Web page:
The ears of African elephants are much larger than those of Asian elephants and of mammoths. The exceptionally small ears of woolly mammoths better protected them from cold temperatures. That tundra species certainly was hairier than elephants are -- it had both an undercoat and an outer one -- but mammoth varieties from more temperate latitudes likely had mostly bare hides. Trunk tips differ among the elephantids, too. African elephants and mammoths have two fingerlike extensions at the tip -- though of different shapes -- while the Asian elephant has just one.

Elephant History

The genus mammoths, in latin ‘Mammuthus’, was a group of species, belonging to the family of elephants, entirely separated in taxonomy from the Mastodons and the genus family ‘Mammutidae’, although they sometimes shared the same environment. (For scientific reasons, the mastodons was renamed to family ‘Mammutidae’, which became a source for future confusion and misunderstandings).

The Mammoth probably has origin from ‘Stegodon’ and started to develop during upper Pliocene, (some 4 million years ago) in Africa. Mammoths spread to Europe and Asia, and Mammuthus meridionalis went over the Bering Strait to North America about 1.8 million years ago, (the woolly Mammoth went over much later) and became extinct during lower Holocene, probably exterminated by prehistoric humans who hunted them.

The modern-day African and Asian elephants belong to the order ‘Proboscidea’. In the past there were some 350 members in this order, however, over time the majority of the members succumbed to extinction. Today, there are only two final survivors to this order, Elephas maximus (Asian elephant) and Loxodonta africana (African elephant).

Much like their predecessors, these two species are facing a grim future that is heading very near to another man-propelled extinction.

Mammoth Characteristics

Mammoths had bumps on their head.

Both male and female mammoth had tusks.

Some of the Mammoths tusks were straight, some were curved.

The longest Mammoth tusks were up to 13 feet (4 metres) long.

Mammoths had longer tusks than Mastodons, a wider head, a sloping back and flat chewing teeth.

The Mammoths trunk had two finger-like projections like African elephants.

Mammoths teeth were flat like asian elephants.

Most species of Mammoth were not larger than recent elephants.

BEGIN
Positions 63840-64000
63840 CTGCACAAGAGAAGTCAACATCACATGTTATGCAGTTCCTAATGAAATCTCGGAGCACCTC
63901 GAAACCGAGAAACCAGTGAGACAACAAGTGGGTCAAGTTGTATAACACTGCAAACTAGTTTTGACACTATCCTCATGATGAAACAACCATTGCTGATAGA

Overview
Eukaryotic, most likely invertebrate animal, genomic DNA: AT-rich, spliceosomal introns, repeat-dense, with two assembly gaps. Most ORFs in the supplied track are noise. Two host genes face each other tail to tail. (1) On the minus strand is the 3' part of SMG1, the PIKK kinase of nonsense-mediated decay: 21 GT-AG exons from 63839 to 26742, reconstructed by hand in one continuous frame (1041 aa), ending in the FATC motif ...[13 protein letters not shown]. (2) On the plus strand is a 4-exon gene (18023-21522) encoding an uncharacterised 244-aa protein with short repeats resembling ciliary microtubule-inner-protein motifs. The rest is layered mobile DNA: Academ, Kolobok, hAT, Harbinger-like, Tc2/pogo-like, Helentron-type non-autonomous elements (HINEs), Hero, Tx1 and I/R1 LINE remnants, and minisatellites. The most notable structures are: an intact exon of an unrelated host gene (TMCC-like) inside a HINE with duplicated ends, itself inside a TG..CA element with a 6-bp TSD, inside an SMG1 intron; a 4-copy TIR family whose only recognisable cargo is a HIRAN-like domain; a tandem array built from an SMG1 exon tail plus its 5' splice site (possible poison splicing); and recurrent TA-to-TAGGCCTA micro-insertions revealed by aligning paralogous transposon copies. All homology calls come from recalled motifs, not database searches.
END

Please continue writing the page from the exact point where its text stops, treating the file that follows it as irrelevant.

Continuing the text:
More Elephant History: The Jarkov Mammoth

There is probably no animal more widely acknowledged as symbolizing the prehistoric North than the woolly mammoth. Although the remains of many mammoths have been discovered, none have excited the publics imagination like Siberias Jarkov Mammoth. The distinct possibility that with the current state of cloning technology, a new mammoth can be created has fired many peoples imagination.

Woolly mammoths roamed the northern plains for most of the last 2 million years or so, until just 10,000 years ago. A subject of controversy for many years, it is generally agreed now that mammoths died out from a combination of changing climate, hunting pressure from humans and probably disease. Most of the 100 or so mammoths found to date appear to have gotten trapped and died in swamps or soft soil, or to have been buried by avalanches.

The Jarkov Mammoth seems to have become stuck in mud in the bottom of a creek. Found on Siberia’s Taimyr Peninsula in 1997 by a 9 year old boy, this mammoth was about 47 years old when he died just over 20,000 years ago. Finding mammoth bones is not at all unusual for the native people of the region, the Dolgan. Roaming the land with their herds of reindeer, they often come across partial skeletons as they melt out of the permafrost. The apparent condition of the Jarkov Mammoth, however, makes it a unique find.

A French mammoth-hunter, Bernard Buigues spearheaded the successful project to recover the Jarkov Mammoth. Encased in a 23 tonne block of ice and mud, the remains were flown 200 miles to Khatanga, hoisted under the worlds largest helicopter. The contents of the block of ice and mud are still not known in detail, however, hair sticks out at many points, indicating that the body may be virtually complete. It is being thawed out by a team of 25 scientists in an ice cave at Khatanga. Although the mammoth was found by a Dolgan boy, interest in his people seems to have faded quite quickly.

Todays Elephant Status: